Old parent

Melissa Westbrook said...

Over the decades, teachers have constantly been equated to being babysitters. Whether the point was about teaching and learning, it is not right to carry that meme forward in any form.

There were many other reason people didn't like the bell times than childcare.

Anonymous said...

Agree with HP - 11 years ago we were still able to choose our elementary school. We explicitly chose an SPS school that did not use Discovery Math and instead used a curriculum that emphasized instruction and practice. It turned out to be fantastic choice, except when we entered middle school and my kid had to teach math to the rest of the class because no one seemed to have learned any math skills using Discovery. Ted Nutting is a knowledgeable experienced professional whose opinion should be taken seriously.

Also, please don't give the SPS an excuse to teach LESS. Unless you want an extra week day to pay for tutoring (that would be money well spent). Finland has a national curriculum with extensive teacher training and oversight. That is how they do more with less.

SPS has a gift for doing less with more. I've sat through enough Superintendents to believe that little will change. Despite the valiant efforts of Melissa, I believe SPS is poised to become a classic troubled urban public school system as the city of Seattle grows larger.

-Sad&Tired

NNE Mom said...

That was one of the best written articles I've seen come out of Education Lab. A number of their pieces have been really poorly researched lately and written by people who didn't seem to understand the programs they were writing about. But this piece took on the whole topic of math instruction (AND achievement gaps) and dealt with it clearly, factually and constructively. Way to go, Mr. Nutting!

Anonymous said...

Discovery math takes a lot of criticism. I think it's fine as long as teachers supplement with traditional math. Discovery prepares kids for very advanced math concepts used in theoretical physics, while traditional math is for engineering.

sunny

Anonymous said...

The problem with Mr. Nutting's article - and the argument he's made about this over decades - is his description of "discovery math." Yes, it could look like this, when the teacher is not a confident math teacher or is not teaching with standards and objectives in mind, or the curriculum is poorly structured. I teach elementary school, and I've used what he would call a "discovery" curriculum for most of 20 years. Yes, group and paired work is part of the process, but just a small portion. I prefer students to have lots of alone think time. But proving your thinking on fewer problems, and explaining misunderstandings and concepts that you see in other's work are researched based methods for building deep understanding. Yes, kids spend some time using what they do know to build understanding of new ideas - and then they practice, and review, and practice some more. It does not mean all discovering, all the time. It does not mean there is not a focus on what is correct. It does not mean any answer or method goes. You need to build toward efficient algorithms and yes, standard algorithms and methods. Moving from concept to practice to application means better retention, better understanding, and more effective transfer to higher math concepts.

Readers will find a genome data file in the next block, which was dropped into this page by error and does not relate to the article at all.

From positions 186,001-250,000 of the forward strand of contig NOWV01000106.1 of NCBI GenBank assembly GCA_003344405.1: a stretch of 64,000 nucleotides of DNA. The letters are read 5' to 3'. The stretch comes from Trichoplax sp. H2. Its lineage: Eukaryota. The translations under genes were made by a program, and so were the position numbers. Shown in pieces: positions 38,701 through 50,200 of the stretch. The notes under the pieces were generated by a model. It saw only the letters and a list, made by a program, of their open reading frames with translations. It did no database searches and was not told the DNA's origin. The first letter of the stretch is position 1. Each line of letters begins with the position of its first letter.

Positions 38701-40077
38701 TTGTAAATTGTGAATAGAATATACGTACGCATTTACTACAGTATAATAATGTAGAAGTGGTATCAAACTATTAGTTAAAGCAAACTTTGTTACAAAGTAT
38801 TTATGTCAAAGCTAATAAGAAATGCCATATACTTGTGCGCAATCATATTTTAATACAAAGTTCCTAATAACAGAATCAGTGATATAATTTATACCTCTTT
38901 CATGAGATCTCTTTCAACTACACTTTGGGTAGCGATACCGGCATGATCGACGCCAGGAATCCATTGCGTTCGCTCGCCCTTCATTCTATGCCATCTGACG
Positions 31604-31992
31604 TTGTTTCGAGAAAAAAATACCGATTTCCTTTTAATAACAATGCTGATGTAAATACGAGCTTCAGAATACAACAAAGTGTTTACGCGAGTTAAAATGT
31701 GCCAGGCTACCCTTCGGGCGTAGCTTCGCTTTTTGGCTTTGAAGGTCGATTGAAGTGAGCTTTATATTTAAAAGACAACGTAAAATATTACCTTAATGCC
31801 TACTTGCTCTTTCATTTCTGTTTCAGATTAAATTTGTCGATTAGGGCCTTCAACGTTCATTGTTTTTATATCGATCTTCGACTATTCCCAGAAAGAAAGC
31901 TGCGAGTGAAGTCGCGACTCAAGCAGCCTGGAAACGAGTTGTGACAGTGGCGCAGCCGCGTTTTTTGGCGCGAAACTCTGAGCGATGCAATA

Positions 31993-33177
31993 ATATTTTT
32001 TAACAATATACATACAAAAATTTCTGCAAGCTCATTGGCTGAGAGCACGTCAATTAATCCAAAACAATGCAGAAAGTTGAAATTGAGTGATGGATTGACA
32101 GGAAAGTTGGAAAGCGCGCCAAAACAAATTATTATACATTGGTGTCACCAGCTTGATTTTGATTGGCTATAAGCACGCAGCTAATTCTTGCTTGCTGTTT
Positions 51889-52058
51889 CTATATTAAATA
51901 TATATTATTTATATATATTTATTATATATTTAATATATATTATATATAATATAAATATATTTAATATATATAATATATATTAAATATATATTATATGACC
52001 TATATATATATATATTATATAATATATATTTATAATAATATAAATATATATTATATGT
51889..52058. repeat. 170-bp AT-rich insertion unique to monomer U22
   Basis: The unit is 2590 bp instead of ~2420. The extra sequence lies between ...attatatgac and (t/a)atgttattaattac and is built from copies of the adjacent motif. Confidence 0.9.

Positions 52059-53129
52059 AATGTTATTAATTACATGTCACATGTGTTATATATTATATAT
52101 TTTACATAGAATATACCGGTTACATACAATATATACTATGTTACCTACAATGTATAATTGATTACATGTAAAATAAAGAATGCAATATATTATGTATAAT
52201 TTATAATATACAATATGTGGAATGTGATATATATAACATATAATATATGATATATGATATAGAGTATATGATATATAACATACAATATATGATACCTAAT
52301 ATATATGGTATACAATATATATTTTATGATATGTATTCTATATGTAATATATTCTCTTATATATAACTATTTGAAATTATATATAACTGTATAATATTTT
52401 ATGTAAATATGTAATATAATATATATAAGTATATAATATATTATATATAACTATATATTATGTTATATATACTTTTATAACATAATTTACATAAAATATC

Seattle Lifer

Anonymous said...

Discovery math, as practiced in SPS, is an utter and complete waste of time. It was the most frustrating and humiliating experience for my child and has made my child hate math. Teach kids traditional math - concepts, methods, ,practice, mastery - and only then (if there is time) move on to discovery.
- NP

Anonymous said...

That's funny, @sunny, as how are students to handle advanced physics without rock solid math skills?

The amount of supplementation we provided outside of school was outta control. We dealt with the unfortunate combination of EDM, CMP, and Discovering Algebra/Geometry. I tutored middle school students who had not learned standard algorithms or mastered their math facts. Is it any surprise that some schools are closing the gap by providing explicit instruction? Remember the Mercer miracle? Rainier Scholars is fortunate to have Nutting as a volunteer - your loss, SPS.

soapbox

Anonymous said...

Melissa, do you have to be so rude?

New parent

Anonymous said...

Well, soap, my kid is in pre-calc and concepts she learned way bay in 4th grade math(EDM) are showing up . Matrices and vectors are indeed needed for relativity equations and kids who aren't gobsmacked when they start solving field equations because they see math as more than just a way to build an airplane are ahead of the curve. I did say that teachers should teach traditional math as well. I think the University of Chicago professors who created EDM knew what they were doing.
Is Singapore sending out very many deep probes and creating GPS networks?

sunny

Anonymous said...

Its amazing man made it to the moon without EDM. Ancient alien theorist must be correct and was Steelers wheel with "clowns to the left of me, jokers to my right

PacMan

OMG he wrote "man", where's my confort duck!

Another Name said...

One third of 9th graders failed math at our school. This school is considered to be a high performing school, too.